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I certainly agree about including physical education, etc.
Perhaps we are the same generation. I am 58. I too have heard for a long time that we would have AI by now. But just because it has taken longer than expected does not mean that it is not coming. Curing cancer has taken far longer than we thought, but I hope we will eventually figure it out - perhaps in the next decade or two, since we now are able to virtual experiments by simulation and manipulate genes a million times more rapidly than we could a decade ago. So I think a cure for cancer is coming, and I think that AI is coming.
But I don't think that human-like AI is needed to write programs: I think that "deep learning" algorithms can do the job: they just need to be trained, and they need a human to guide it. I think that we will see programming teams disappear, replaced by a "learning system operator" of some type. That is probably a decade away, but my assessment of the potential of this class of algorithms, invented in 2006, is that they can write programs. Perhaps I am wrong. If I am right, then we already have the technology - it is just a matter of refining it and training those systems to write code based on descriptions of a problem - the same way that IBM's deep learning system learned to play jeopardy.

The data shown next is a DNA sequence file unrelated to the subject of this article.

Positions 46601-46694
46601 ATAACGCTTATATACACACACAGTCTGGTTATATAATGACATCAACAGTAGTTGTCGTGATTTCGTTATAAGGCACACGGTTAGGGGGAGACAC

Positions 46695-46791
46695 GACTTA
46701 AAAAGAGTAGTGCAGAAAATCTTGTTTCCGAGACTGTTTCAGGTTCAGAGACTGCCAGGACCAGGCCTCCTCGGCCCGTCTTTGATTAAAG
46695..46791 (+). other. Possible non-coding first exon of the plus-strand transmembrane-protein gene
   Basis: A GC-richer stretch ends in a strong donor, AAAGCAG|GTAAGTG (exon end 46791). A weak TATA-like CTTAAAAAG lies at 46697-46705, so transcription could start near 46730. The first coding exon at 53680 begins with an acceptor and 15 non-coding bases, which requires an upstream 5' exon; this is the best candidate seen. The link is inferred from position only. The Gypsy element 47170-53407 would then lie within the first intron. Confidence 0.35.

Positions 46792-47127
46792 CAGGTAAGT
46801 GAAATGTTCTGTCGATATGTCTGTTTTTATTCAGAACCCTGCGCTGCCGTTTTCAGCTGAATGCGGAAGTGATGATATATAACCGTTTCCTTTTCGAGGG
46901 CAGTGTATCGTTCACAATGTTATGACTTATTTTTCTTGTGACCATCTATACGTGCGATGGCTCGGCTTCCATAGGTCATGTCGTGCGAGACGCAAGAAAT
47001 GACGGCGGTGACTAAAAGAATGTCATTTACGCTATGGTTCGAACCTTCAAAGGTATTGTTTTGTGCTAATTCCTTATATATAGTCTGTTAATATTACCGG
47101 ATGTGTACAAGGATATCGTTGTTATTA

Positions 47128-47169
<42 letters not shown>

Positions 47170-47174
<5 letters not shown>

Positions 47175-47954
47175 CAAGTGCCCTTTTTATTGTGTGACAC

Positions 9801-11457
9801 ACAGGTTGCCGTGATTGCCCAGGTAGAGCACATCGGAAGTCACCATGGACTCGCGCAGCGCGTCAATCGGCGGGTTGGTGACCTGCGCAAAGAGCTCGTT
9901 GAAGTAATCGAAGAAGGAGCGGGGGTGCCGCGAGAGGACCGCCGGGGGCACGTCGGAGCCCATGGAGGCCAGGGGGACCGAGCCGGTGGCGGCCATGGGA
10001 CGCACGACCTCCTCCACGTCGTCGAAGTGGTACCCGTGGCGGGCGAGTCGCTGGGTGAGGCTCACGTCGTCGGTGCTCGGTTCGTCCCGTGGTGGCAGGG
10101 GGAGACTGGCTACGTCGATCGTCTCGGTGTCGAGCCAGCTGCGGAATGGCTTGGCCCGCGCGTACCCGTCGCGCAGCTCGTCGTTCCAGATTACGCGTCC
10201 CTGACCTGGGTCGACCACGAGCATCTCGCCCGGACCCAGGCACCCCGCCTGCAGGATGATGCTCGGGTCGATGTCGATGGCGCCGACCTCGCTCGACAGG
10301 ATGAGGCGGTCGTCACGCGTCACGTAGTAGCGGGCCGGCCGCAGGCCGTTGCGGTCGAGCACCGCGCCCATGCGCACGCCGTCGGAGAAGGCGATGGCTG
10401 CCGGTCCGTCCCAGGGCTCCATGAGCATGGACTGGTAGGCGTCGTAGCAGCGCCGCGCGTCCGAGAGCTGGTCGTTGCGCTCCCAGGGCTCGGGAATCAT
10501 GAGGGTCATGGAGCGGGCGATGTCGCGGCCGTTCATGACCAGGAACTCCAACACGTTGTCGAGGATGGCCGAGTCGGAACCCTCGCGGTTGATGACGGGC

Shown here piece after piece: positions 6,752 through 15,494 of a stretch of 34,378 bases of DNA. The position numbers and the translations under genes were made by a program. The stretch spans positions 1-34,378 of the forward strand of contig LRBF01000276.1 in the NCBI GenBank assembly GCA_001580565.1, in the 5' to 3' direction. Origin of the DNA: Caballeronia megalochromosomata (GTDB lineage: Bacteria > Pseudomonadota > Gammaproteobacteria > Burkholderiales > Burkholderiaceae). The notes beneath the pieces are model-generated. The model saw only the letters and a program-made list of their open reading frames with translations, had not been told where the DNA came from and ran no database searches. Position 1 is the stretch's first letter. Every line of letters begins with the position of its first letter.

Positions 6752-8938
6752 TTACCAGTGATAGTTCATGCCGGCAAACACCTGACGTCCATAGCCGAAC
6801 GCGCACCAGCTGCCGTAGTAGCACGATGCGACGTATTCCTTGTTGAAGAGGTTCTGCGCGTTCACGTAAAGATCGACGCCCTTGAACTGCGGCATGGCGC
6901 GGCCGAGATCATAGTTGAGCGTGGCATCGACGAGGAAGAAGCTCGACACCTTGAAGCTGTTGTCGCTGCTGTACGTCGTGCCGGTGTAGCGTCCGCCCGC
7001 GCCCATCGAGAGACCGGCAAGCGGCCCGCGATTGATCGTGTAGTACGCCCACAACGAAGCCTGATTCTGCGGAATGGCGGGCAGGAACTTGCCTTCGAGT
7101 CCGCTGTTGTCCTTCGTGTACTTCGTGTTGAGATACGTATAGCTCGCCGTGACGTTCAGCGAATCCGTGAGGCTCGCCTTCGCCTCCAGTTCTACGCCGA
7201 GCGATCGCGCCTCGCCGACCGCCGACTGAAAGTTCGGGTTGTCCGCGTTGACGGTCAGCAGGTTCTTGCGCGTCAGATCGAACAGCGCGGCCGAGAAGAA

Your point is right however, that if we can replace programmers, we can replace a great many jobs. That is in fact the chief concern with these systems. Please see this TED talk: http://www.ted.com/talks/jerem...
"whatever we do, I want the kids to obtain marketable skills."
Really? By the time those kids are out of college, programming will be obsolete.